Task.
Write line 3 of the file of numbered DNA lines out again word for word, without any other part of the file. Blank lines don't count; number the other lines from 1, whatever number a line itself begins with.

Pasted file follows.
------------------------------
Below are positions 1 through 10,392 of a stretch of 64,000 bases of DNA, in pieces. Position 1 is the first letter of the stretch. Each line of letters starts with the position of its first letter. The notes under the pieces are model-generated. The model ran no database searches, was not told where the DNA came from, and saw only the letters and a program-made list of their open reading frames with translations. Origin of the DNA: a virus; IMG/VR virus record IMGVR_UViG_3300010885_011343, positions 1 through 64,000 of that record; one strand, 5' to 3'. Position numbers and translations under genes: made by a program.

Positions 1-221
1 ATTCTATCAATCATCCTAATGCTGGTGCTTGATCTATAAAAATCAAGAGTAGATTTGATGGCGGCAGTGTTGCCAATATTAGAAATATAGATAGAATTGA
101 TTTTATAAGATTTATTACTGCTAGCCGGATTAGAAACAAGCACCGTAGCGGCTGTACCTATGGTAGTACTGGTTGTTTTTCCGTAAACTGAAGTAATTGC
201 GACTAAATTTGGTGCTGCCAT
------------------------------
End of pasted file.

1 ATTCTATCAATCATCCTAATGCTGGTGCTTGATCTATAAAAATCAAGAGTAGATTTGATGGCGGCAGTGTTGCCAATATTAGAAATATAGATAGAATTGA